The Spartan Up! Podcast Celebrates 100 Episodes
(This story was produced by Spartan intern Paige McInnis and was originally published on Spartan.com.)
Spartan Race started in 2010 as an obstacle race, and it has since grown into a lifestyle, a podcast, a TV show, a nutrition and exercise program, community, books — the list goes on. While the races speak for themselves, the Spartan Up! Podcast tells a different story: the search for happiness, success and health, as described by hundreds of happy, successful, healthy people.
These stories have changed lives and inspired our listeners to become their best selves. To celebrate our 100th Episode, we asked some of our podcast interviewees and listeners to share their favorite moments. Read our Q&A below.
Masha Gordon — Explorer’s Grand Slam Women’s World Record Holder
Paige McInnis (PM): You said in your interview with Joe that listening to the Spartan Up! Podcasts helped you maintain your sanity while hiking the world’s biggest mountains. Do you think the Podcasts could help you and others overcome everyday, normal adversity?
Masha Gordon (MG): Absolutely. Obviously, my story is extreme, right? I took my partner’s advice, one of my partners that climbed was an endurance athlete, and started listening.
I was not athletic growing up, I didn’t have a habit of doing multiple hours of running, so I didn’t get the “culture” until I went on my own endurance challenge — to ski the Poles. That was kind of a new thing, because I had to go for hours on end in the North and South Pole.
It’s very monotonous, you kind of walk from one side of a white place to another. You quiet down your mind, that’s kind of the key because it’s cold, it’s hard, and it’s very physical adversity. Ultimately it’s your mind that’s your greatest enemy because your mind knocks in and says “I’m tired” or “I’m really bored” “I can’t go” or “how many more hours left?”
Listening to podcasts brought me to a different universe. In addition to the Spartan podcasts were Mountain Meister, Dirtbag Diaries — those guys interviewed climbers, explorers, adventurers, entrepreneurs, basically people who were in the business of taking risks and dealing with obstacles, dealing with threshold pain. It’s a solitary pursuit, because in the Poles you walk behind people or you’re in a line, and you almost never communicate during the day. [Listening to the podcasts], it’s as if you have a coach on the other side, or a mentor, or someone who has done amazing things and has been in exactly similar situations of overcoming those issues. It was actually really, really helpful and really amazing that I got completely through.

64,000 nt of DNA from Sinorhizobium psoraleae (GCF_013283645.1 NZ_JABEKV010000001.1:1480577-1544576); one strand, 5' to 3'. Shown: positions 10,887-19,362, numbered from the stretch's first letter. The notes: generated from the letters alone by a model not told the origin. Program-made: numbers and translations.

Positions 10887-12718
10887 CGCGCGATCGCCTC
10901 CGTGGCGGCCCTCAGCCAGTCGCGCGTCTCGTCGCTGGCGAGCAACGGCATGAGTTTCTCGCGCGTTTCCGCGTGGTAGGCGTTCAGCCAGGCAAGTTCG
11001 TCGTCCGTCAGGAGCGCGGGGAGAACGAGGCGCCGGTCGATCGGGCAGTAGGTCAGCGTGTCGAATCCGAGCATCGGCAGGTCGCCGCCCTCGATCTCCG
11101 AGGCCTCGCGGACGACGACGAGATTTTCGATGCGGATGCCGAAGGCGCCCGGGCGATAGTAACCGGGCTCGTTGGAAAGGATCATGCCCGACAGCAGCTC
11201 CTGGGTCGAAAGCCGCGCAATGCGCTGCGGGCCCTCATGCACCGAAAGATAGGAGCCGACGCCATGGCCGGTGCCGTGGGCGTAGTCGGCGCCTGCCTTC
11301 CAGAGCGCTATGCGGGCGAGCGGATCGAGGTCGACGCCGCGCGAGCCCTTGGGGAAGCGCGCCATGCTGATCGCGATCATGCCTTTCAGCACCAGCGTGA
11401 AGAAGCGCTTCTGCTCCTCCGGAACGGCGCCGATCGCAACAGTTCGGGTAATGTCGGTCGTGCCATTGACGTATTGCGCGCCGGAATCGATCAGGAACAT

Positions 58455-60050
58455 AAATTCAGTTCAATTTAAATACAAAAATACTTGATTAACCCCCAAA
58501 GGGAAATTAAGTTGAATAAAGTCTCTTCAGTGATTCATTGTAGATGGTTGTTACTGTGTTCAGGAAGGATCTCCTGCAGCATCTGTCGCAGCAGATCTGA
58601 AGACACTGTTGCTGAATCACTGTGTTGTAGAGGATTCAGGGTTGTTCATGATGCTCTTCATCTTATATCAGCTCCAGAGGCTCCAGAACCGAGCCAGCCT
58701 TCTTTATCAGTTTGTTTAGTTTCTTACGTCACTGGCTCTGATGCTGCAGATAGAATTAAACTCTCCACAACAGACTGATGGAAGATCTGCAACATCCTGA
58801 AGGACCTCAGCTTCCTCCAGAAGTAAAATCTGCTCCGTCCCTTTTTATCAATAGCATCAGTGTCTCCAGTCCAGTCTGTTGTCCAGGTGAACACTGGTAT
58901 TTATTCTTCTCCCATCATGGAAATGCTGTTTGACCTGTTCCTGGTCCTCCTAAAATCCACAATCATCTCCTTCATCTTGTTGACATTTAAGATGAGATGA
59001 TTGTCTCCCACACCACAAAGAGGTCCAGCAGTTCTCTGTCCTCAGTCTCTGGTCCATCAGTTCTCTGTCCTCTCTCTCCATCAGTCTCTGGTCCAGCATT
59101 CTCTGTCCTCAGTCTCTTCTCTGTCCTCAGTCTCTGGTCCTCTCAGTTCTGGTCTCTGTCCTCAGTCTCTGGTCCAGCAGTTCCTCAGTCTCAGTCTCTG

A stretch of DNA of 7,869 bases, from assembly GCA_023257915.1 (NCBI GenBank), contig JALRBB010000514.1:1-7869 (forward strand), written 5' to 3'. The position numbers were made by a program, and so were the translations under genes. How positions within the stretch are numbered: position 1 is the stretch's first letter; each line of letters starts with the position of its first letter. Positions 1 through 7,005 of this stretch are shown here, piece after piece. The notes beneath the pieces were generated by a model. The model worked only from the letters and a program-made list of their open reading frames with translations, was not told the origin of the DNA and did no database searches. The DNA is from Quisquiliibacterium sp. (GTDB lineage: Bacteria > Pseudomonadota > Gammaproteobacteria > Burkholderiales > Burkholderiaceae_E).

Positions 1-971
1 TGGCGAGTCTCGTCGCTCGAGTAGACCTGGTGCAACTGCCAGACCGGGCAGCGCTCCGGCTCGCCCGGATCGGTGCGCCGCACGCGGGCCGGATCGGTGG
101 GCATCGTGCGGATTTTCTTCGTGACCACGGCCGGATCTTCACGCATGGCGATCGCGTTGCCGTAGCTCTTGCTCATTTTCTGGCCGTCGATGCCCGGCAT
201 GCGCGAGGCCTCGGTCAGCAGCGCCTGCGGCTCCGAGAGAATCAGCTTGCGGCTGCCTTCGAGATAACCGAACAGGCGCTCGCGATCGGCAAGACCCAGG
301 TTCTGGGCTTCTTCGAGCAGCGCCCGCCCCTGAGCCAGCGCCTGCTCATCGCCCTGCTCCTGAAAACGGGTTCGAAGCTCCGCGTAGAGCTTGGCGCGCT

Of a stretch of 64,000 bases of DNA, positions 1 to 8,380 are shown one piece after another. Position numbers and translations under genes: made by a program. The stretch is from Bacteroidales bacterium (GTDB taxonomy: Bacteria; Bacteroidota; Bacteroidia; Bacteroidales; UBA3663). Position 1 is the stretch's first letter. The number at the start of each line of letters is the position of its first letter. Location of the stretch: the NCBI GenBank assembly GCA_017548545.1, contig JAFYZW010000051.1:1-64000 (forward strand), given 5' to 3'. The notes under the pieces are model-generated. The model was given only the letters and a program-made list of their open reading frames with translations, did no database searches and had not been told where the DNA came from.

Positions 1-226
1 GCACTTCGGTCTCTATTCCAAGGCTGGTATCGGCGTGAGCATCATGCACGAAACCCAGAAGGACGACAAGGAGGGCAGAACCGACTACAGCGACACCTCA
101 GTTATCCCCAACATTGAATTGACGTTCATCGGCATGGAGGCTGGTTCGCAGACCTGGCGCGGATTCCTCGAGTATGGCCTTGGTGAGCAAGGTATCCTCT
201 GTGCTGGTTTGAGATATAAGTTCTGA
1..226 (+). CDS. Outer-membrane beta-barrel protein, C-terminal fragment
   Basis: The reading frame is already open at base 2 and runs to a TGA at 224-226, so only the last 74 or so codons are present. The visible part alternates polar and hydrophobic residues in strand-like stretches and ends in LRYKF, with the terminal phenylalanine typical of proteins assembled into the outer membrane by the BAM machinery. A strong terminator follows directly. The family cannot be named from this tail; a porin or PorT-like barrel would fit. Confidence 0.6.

That was in December of last year, and I finished in a little over 7 months. I got to spend lots of hours on my own in a tent where I’m traveling several routes. You can’t really read, there are only so many conversations you can have with your climbing partner, and you need that intimate space. When I start to crave that intimate space, that space is filled with a dialogue.
PM: What’s one of the best moments you got out of the Spartan Up! Podcast?
MG: One episode was when we were climbing in Everest working from Basecamp to Camp Two. We were hoping to summit as we came up to the first hurdle at 3 in the morning- the first hurdle you go through is very scary, it’s like a huge barracks. [The challenge here is] elevation — you start at 5,500 meters and you go another 1,000 meters up, but majority of that is through this extraordinarily scary ice fall. The ladder — the way you get over huge pieces of ice is a ladder — broke, and we were basically stuck. The “ice doctors,” the guys who show up to come and fix it, didn’t come until 8 in the morning. (This was at, like, 4 in the morning.) We were stuck on this tiny ice bridge and we had to kill time because it was really cold, it was really dark, and at first I listened to music and then I was like well I should at least put on a podcast.
I was listening to it, it was actually a Spartan Up! Podcast about this monk, Dandapani, and he did ten years I think of solitary stuff and then he opted out of monkhood. Joe and the company were talking to him about what it means to be a monk, and what is the meditation, and what advice he has for keeping positive energy. It was very fitting for the situation. I was alone and it was cold, and how do you keep faith and keep your sanity? What do you do on a tiny ice bridge at 4 in the morning?
PM: Do you think you were always resilient, or was it something you learned over time?
MG: In terms of mental resilience, I built it through my life.
I’m 42, I grew up in the Soviet Union and that kind of required its own life of big coping mechanisms because it was not the life of plenty. Then, I came as a student to the United States and I had to build a life, and there was a home attack, so over time you learn how to persevere and achieve. All of my achievements were completely outside of sports, athleticism, or physical endurance. They were mental endurance.